Most people today think that joy comes from the things they own. They want to live the “American Dream.” They want the home, the new cars, the vacations, all the newest technology, designer clothes, and on and on and on… In reality, things can rob us of joy. That new car gets wrecked. Our home is robbed. We get sick on vacation. We spill tomato sauce down the front of our new dress. And we can’t take it with us. Jesus warned us in Luke 12:15, “Take heed, and beware of covetousness; for a man’s life consisteth not in the abundance of the things which he possesseth.”
The fourth joy-snatcher is worry. Worry will rob us not only of joy but of peace and faith, as well. It affects us physically, too, affecting every system in our bodies—hearts, stomachs, brains, intestines, muscles, skin, and immune system. Paul had plenty to worry about, but he didn’t worry. Instead he wrote a letter of joy telling us not to be anxious. He wrote the cure for worry: “Be anxious for nothing; but in every thing by prayer and supplication with thanksgiving let your requests be made known unto God. And the peace of God, which passeth all understanding, shall keep your hearts and minds through Christ Jesus. Finally, brethren, whatsoever things are true, whatsoever things are honest, whatsoever things are just, whatsoever things are pure, whatsoever things are lovely, whatsoever things are of good report; if there be any virtue, and if there be any praise, think on these things.” (Philippians 4:6-8)
I’ve mentioned four Joy-Snatchers; now I would like to suggest four Joy-Sustainers. These are four attitudes, or four mind-sets that we see in the book of Philippians that will help us defeat the circumstances, people problems, things and worry that steal our joy away.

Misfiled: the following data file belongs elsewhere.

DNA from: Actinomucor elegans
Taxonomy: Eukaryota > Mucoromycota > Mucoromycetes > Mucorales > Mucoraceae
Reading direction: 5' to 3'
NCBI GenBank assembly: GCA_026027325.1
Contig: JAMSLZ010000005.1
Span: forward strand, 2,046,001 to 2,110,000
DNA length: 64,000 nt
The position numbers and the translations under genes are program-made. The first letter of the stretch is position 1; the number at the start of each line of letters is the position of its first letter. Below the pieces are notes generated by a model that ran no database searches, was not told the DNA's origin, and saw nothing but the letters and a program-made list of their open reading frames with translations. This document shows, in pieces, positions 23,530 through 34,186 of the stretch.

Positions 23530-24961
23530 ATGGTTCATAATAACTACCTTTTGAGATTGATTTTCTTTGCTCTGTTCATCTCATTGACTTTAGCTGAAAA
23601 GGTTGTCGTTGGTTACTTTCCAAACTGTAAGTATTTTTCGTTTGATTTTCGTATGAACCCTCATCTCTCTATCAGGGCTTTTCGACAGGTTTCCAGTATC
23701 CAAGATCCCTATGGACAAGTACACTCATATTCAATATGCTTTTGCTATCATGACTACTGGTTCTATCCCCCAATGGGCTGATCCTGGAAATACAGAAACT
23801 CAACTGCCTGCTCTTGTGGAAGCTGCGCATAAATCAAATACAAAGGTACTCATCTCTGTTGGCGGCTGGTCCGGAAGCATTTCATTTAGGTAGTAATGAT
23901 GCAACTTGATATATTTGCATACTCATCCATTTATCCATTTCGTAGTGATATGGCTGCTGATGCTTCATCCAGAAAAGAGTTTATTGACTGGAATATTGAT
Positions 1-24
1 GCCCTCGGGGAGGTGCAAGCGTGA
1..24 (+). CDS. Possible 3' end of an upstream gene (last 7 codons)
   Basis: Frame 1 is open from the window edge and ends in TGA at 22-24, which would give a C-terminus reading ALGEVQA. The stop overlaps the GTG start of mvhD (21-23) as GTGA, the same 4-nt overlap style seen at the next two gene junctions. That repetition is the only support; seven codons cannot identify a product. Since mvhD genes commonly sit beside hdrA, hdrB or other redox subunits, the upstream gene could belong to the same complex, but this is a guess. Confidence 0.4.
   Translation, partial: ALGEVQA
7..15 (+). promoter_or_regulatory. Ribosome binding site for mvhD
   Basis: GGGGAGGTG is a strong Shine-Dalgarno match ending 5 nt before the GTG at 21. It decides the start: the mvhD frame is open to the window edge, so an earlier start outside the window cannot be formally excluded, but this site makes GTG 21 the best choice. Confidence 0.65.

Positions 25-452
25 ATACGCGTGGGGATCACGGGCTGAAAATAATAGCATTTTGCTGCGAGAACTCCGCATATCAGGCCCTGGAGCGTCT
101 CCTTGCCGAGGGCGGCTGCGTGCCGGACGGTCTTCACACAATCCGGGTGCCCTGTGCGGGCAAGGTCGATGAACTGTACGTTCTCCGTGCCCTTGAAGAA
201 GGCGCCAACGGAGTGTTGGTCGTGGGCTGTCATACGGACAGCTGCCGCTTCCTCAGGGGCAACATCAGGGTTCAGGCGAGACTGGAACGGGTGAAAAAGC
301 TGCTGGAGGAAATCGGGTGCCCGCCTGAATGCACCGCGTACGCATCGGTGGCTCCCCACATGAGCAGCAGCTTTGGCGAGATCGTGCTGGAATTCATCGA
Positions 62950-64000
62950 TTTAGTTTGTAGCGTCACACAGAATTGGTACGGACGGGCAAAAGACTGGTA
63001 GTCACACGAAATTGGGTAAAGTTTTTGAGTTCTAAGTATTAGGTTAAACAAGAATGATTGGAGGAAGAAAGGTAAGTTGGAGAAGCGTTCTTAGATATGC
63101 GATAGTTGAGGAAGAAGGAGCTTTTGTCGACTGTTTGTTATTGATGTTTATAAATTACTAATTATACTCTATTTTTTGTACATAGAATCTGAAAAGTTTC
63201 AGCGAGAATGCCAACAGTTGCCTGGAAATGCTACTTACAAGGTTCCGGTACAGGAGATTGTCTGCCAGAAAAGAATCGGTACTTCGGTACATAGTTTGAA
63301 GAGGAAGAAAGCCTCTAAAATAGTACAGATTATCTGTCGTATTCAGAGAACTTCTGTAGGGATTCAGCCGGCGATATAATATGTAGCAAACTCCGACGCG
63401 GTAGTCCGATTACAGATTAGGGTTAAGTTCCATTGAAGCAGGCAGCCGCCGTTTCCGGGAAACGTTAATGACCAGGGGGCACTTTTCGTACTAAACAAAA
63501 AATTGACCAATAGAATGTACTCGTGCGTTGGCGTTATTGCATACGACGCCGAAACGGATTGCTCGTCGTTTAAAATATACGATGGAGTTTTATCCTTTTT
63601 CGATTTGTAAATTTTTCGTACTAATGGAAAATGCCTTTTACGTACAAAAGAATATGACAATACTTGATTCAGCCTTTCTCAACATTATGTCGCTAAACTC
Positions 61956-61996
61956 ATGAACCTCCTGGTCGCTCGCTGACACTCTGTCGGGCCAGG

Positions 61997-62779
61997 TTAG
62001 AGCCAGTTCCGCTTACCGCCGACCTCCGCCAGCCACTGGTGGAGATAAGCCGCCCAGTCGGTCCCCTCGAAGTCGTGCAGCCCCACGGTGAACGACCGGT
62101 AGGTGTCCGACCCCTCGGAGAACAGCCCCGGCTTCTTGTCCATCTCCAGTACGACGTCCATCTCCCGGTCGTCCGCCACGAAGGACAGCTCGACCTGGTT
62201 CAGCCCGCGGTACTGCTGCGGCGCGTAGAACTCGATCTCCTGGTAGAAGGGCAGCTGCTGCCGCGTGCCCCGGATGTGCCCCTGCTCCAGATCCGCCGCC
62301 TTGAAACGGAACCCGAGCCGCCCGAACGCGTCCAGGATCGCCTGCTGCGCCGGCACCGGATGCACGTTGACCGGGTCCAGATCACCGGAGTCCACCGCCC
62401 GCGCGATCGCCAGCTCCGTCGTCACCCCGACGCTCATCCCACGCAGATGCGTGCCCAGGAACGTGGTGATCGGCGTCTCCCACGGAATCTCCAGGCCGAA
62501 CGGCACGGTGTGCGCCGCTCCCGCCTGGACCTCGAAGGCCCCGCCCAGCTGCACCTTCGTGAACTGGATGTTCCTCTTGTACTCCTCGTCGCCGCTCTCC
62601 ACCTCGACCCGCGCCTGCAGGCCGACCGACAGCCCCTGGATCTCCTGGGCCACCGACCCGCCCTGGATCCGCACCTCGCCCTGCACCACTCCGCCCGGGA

The first of these is the Single Mind. This is the attitude we find in the first chapter of Philippians that helps us rise above our circumstances. It is an attitude of single-hearted devotion to Christ. Paul said, “For me to live is Christ, and to die is gain.” (vs. 21) Paul faced difficult circumstances with joy because he was not living to enjoy his circumstances, but rather he was living to serve Christ. He did not look at his circumstances in themselves, but in relationship to Christ. He was not a “prisoner of Rome” but a “prisoner of Jesus Christ.” (Ephesians 3:1) His chains were “my bonds in Christ.” (Philippians 1:3) He was not facing a civil trial but “set for the defense of the gospel." (vs. 17) Paul did not look at Christ through his circumstances—he looked at his circumstances through Christ, and that changed his whole perspective.
Paul rejoiced in his difficult circumstances because they helped strengthen his fellowship with other believers. He called it the fellowship of the Gospel. (vs. 1-11) The circumstances in which he found himself gave him the opportunity to lead others to Christ for the furtherance of the Gospel (vs. 12-26), and enabled him to defend the Gospel before the courts of Rome which he called the faith of the Gospel. (vs. 27-30) Paul proved that when we are single-minded in serving Christ our circumstances can work for us and not against us, and we will find great joy in that!
The second chapter of Philippians tells us of the Submissive Mind. The third verse is the key, “Let nothing be done through strife or vainglory, but in lowliness of mind let each esteem others better than themselves.” Where the first chapter focused on Christ, the second chapter focuses on people. The Christian with a submissive mind does not expect others to serve him. He serves others. The good of others is more important to him than his own plans and desires. There are four examples in chapter two of the submissive mind. Paul himself is one example to us: “Yea, and if I be offered upon the sacrifice and service of your faith, I joy and rejoice with you all.” (vs.17) He also gave Timothy (vs. 19-23) and Epaphroditus (vs. 25-30) as examples of men with true servant’s hearts.
The first and foremost example to us, though, is Jesus Christ. He thought of others and not Himself. “Let this mind be in you, which was also in Christ Jesus, who...took upon him the form of a servant…” (vs. 5-8) The mind of Christ, or the attitude of Christ was that he would set aside His glory—all His rights and privileges as the Son of God—and humble Himself.